Breaking Bread: Simple Gesture, Great Example

By: Patrick Maguire

Book Chapter: Human-to-Human Service

Posted: 05/17/2016

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So many times we walk or drive by. We may empathize and sometimes get involved, but many of us don’t often do enough.

This simple story is too important not to share, and so refreshing in light of all the negativity we’ve been barraged with. The picture and accompanying story were shared on the Massachusetts State Police Facebook Page on 5/17/16.

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A Selfless Meal, and Conversation, for Two

We were shown this picture from a third-party who had not taken the photo, nor knew anything about it, other than they thought it was taken in Fall River. After a little digging, we were able to locate the citizen who had taken the photo. The citizen said the well-dressed Trooper in a suit appeared to be having lunch with a panhandler on Davol Street in Fall River. The citizen was struck by what he saw, snapped the photo, and posted it to a Facebook group in Fall River, captioned “And they say chivalry is dead…….Much respect.” We are grateful to that person, who thought to take the photo and share it.

After a little more digging, we found out the trooper is Luke Bonin, who is assigned to the State Police Dartmouth Barracks. After reaching out to Trooper Bonin, he was a bit surprised that someone had taken his photo, stating that he wasn’t seeking or expecting any publicity for it. But we pressed him, and he very reluctantly told us how he ended up sitting on his cruiser’s bumper that day sharing lunch with a stranger.

Trooper Bonin had just left court when he drove by the woman, who appeared down on her luck. She was holding a sign and asking for help from anyone who would pay attention. Trooper Bonin continued to drive on – directly to a local establishment, where he ordered two meals. He returned to the woman, pulled up, and exited his cruiser. Thinking he was there to remove her from the side of the road, she immediately stated to him that she would leave, that she knew she shouldn’t be there with her sign. But Trooper Bonin told her, “I’m not here to kick you out.” He then extended the two meals and told her to pick one.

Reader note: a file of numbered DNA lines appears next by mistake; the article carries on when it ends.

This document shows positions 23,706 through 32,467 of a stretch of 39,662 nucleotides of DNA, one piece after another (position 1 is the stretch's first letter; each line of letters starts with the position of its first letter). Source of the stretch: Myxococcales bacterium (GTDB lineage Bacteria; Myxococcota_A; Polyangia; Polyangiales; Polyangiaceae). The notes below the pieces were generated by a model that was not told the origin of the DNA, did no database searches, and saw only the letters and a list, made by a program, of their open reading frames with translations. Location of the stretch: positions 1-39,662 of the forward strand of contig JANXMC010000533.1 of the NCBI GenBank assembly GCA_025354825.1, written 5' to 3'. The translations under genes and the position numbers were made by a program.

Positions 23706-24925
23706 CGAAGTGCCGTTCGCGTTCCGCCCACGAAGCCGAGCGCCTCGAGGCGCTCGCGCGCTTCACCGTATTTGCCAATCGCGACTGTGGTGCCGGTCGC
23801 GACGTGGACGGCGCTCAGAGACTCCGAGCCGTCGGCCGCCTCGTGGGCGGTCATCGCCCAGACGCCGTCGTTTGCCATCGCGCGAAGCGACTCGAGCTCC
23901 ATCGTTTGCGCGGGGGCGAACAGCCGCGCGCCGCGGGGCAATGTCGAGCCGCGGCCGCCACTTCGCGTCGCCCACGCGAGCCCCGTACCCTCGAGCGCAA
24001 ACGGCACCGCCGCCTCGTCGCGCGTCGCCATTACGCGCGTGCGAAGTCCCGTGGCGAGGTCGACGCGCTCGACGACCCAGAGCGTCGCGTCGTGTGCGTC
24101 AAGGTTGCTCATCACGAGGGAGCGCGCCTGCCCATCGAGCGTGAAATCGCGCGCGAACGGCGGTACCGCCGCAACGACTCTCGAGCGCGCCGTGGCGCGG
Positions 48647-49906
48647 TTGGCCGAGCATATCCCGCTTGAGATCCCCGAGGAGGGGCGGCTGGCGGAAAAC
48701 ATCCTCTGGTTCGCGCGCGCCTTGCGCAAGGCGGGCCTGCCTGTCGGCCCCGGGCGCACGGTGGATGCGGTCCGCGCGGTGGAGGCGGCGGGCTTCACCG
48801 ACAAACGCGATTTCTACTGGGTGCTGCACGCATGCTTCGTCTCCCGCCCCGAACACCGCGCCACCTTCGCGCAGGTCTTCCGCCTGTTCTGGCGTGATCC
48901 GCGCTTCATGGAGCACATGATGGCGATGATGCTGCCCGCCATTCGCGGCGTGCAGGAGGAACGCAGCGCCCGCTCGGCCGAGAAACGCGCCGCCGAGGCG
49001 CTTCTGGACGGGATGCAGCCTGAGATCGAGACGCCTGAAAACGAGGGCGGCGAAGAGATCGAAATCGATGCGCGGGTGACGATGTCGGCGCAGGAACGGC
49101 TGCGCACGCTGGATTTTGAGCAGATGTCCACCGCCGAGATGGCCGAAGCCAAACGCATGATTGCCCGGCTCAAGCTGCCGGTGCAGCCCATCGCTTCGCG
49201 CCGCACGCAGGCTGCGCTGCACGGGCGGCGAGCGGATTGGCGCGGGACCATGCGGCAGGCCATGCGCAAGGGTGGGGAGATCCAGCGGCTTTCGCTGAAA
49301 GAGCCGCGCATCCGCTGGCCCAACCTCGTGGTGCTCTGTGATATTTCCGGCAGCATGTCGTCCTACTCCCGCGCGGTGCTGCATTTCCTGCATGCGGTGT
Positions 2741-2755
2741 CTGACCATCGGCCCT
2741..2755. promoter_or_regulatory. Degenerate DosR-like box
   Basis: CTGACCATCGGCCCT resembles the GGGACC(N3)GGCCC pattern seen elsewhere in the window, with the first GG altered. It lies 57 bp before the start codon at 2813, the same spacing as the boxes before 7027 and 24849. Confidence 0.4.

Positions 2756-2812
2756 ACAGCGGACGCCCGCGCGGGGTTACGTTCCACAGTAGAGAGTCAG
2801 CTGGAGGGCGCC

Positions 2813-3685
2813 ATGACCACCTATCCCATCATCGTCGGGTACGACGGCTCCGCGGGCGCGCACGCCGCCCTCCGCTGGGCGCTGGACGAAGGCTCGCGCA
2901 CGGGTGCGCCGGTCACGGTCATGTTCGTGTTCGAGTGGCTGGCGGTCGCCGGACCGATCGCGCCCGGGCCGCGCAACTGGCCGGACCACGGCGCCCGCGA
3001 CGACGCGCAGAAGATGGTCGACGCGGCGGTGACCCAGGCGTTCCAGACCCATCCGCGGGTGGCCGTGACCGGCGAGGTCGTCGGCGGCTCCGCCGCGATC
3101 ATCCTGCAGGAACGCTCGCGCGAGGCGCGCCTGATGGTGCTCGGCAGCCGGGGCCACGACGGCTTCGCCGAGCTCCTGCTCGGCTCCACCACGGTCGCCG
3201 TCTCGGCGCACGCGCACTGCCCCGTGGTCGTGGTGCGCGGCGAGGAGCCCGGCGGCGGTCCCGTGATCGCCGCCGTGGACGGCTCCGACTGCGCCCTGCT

They then sat, shared a meal, and a conversation.

Yes, Trooper Bonin, we know you do not want or expect publicity. We know you didn’t want to be noticed, but you were, and the job is proud of you. We commend you for your selfless act, and for “doing the right thing” for someone less fortunate than most people.

We have extraordinary troopers on the Massachusetts State Police who conduct themselves honorably, and perform selfless acts, every day. Most times, it goes unnoticed. But not this day.

[All text below picture courtesy of Massachusetts State Police Facebook Page.]

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Boston ‘Mom and Pop’ Shops-Chapter 3: Olive Connection Brookline, MA

By: Patrick Maguire

Book Chapter: Human-to-Human Service

Posted: 03/9/2016

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This series, introduced in a blog post on 1/30/16, celebrates ‘Mom and Pop’ shops in the Boston area, and soon beyond. These blog posts are dedicated to owners of restaurants and small businesses who respond to a questionnaire designed to capture their experiences of owning, working, and operating a business together.

All italicized comments were furnished by the owners of the business.

Olive Connection, at 1426 Beacon Street in Brookline, MA, is a retail specialty food store with olive oils and vinegars from around the world along with everything associated with olives.  We specialize in the tastes and flavors of food, and customers can taste and select what they enjoy. With great ingredients one can make a simple meal delicious. We want our customers to always find something new with seasonal products and new offerings.  Sometimes we’ll offer the unexpected for a wow experience. The store is owned and operated by the Sapoznik family of Brookline. (Husband and wife, Carol and Morry, and son, CJ)

Carol is the Big Cheese…the CFO-advertising.

Morry is the Salesman Extraordinaire and  janitor.

Charles (CJ) is the General Manager, keeps us in inventory, schedules all of us and the employees, and is the muscle in the schlepping of the packages, and salesman.  We all have our hand in selection of the products, but CJ is largely responsible for this area. 

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Server Not Servant (SNS): Where did you grow up and how did you end up in Boston?

As a family we have lived in Brookline for 28 years.  CJ went to school in Brookline and Morry was an educator in the school system in Brookline before retiring.

SNS: Any education (or other) degrees, awards or certifications you care to share?

Carol is a retailer, graduated college with a retailing degree and had a 45 year professional career, 42 years at Crate & Barrel before retiring.  Managing store personnel and operations and merchandising  made up most of her experience.